The BSSC offers a 10-session certification program in transcranial magnetic stimulation. This program includes instruction on motor threshold procedures and the use of all related equipment as well as a seizure training to learn how to react to any adverse event. Over the course of these sessions, participants learn to successfully identify the hotspot over the motor cortex which elicits a response in the First Dorsal Interosseous (FDI) muscle and define the motor threshold relative to this spot. This training includes the use of TMS stimulators and coils, Brainsight neuronavigation systems, EMG recording systems and the robotic arm. Upon completion of this training program individuals are awarded a certificate allowing for unsupervised access and use of the BSRC facilities and equipment.

 
TMS Clinical Research Workshop

The BSRC holds a quarterly research working group meeting that aims to increasing knowledge of state-of-the-art TMS procedures. This working group is attended by members of the surrounding community including attendees from Duke, UNC and Wake Forest who discuss new papers and ideas for new projects, present research and getting feedbacks on new and existing projects.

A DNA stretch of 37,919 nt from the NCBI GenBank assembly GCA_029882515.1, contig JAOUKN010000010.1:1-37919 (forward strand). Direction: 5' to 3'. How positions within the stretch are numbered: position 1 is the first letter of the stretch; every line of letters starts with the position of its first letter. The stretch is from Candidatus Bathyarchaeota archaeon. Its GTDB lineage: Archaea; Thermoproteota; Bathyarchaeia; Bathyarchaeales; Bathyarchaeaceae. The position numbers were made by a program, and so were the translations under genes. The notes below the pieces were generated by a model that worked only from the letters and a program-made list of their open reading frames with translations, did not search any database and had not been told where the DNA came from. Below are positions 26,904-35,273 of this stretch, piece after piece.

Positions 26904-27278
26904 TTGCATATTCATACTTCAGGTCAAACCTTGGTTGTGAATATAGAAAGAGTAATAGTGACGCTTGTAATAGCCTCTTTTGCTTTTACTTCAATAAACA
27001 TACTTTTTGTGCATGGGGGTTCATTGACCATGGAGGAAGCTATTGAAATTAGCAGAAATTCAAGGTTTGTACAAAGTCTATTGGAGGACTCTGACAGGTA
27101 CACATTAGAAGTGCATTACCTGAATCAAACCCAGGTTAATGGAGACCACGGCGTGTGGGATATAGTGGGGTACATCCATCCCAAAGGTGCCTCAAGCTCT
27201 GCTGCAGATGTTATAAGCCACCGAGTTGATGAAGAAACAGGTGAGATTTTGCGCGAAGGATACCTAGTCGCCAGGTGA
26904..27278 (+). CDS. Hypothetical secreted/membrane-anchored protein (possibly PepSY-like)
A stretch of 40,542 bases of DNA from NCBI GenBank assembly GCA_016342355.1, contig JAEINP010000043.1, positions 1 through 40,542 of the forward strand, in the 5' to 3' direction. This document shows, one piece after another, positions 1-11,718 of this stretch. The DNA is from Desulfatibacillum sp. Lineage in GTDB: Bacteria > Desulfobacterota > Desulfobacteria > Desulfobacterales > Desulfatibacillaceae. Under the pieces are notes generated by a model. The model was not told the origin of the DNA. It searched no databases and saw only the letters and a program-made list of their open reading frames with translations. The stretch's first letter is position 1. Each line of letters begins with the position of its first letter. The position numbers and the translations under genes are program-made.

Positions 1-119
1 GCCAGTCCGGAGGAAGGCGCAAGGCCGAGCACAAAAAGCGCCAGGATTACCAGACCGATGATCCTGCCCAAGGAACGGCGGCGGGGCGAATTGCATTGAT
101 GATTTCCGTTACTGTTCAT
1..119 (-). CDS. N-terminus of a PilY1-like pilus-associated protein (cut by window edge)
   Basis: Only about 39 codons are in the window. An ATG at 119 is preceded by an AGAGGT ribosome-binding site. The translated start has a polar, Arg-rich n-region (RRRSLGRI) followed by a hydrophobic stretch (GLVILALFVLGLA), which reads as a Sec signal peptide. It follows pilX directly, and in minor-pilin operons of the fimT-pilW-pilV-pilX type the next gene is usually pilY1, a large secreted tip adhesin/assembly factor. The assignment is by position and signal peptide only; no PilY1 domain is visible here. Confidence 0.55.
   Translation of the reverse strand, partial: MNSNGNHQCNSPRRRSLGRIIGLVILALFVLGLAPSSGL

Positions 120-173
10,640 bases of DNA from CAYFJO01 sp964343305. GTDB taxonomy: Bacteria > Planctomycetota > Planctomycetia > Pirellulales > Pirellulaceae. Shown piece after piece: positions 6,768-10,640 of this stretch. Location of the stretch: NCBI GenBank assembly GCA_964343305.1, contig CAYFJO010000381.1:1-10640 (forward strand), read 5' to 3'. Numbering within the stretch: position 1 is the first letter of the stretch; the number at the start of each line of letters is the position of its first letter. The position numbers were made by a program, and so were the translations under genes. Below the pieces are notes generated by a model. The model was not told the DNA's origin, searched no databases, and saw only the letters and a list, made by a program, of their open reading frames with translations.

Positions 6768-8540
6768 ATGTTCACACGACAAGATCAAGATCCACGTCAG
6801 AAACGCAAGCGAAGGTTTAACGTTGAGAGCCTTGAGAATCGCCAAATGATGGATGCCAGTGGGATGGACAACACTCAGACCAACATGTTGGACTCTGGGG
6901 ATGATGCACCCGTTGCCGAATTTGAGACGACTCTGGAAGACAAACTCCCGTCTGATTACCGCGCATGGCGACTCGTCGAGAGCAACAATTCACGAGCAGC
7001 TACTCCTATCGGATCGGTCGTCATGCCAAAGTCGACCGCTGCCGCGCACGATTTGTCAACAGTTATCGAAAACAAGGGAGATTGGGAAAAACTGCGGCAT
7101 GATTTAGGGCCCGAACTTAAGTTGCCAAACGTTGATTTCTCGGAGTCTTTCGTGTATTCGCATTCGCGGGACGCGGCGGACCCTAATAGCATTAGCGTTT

Collaboration

Through close collaboration with the Brain Imaging and Analysis Center (BIAC) researchers can efficiently use information from their neuroimaging protocols (fMRI, MRI and DTI) towards the implementation of advanced TMS and tDCS targeting. In addition to facilitating brain stimulation research studies, BSRC participates in the quarterly TMS CME Fellowship offered through the Brain Stimulation and Neurophysiology Division of the Department of Psychiatry.

 
Use

Researchers can apply to use the center and can apply for pilot time by contacting Greg Appelbaum at greg@duke.edu

 

Faculty

 

Contact Information

Please contact Ellie Wood at (919) 684-5939 for further information.

 

Facility Hours

The facility is staffed Monday-Friday, 8:00 am-5:00 pm. The Brain Stimulation Service Center is located at:

Duke University Hospital,
Rooms 54209-12, 54236, 54237
South Building, 5th Floor of the Red Zone
40 Duke Medicine Circle
Durham, NC 27710

Brain Stimulation Engineering Lab